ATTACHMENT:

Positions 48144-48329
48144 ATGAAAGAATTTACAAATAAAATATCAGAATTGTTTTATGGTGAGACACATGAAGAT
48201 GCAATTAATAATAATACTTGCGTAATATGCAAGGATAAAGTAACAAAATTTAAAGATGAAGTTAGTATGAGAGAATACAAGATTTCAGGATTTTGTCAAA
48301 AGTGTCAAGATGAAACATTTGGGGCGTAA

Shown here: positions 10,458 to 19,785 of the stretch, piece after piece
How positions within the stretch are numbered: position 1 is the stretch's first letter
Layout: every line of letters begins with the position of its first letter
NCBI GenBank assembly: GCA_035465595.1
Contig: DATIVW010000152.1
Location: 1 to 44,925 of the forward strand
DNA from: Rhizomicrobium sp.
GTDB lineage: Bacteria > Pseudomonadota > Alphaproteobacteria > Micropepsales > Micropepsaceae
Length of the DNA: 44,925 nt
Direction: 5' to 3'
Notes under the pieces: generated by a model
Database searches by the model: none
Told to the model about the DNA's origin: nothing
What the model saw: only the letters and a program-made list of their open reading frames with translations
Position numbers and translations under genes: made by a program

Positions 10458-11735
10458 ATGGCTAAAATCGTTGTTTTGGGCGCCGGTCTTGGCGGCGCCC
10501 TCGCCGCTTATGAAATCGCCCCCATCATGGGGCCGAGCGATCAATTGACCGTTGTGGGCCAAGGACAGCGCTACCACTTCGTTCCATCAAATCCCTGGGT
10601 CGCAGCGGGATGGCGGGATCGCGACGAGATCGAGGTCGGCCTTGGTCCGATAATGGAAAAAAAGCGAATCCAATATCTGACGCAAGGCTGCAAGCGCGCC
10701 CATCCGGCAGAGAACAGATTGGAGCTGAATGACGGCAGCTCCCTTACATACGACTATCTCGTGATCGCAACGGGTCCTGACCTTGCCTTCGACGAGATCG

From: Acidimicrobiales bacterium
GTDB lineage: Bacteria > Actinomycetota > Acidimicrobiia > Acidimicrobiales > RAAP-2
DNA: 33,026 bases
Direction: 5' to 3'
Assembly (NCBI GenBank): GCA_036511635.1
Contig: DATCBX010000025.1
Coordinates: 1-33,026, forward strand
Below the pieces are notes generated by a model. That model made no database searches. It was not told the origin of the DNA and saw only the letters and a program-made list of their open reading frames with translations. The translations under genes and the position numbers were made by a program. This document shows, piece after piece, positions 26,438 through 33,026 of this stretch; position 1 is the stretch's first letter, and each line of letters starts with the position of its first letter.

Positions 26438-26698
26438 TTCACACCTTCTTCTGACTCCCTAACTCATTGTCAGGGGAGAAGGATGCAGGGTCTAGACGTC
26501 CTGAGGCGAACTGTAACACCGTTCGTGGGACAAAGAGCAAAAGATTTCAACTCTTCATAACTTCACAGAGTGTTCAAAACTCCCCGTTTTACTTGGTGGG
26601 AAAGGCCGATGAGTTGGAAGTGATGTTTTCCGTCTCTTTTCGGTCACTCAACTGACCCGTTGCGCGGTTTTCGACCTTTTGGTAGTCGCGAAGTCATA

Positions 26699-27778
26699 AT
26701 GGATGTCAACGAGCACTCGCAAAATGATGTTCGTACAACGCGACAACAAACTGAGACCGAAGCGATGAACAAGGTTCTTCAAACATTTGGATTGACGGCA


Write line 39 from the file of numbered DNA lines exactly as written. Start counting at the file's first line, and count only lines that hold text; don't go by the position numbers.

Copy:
26701 GGATGTCAACGAGCACTCGCAAAATGATGTTCGTACAACGCGACAACAAACTGAGACCGAAGCGATGAACAAGGTTCTTCAAACATTTGGATTGACGGCA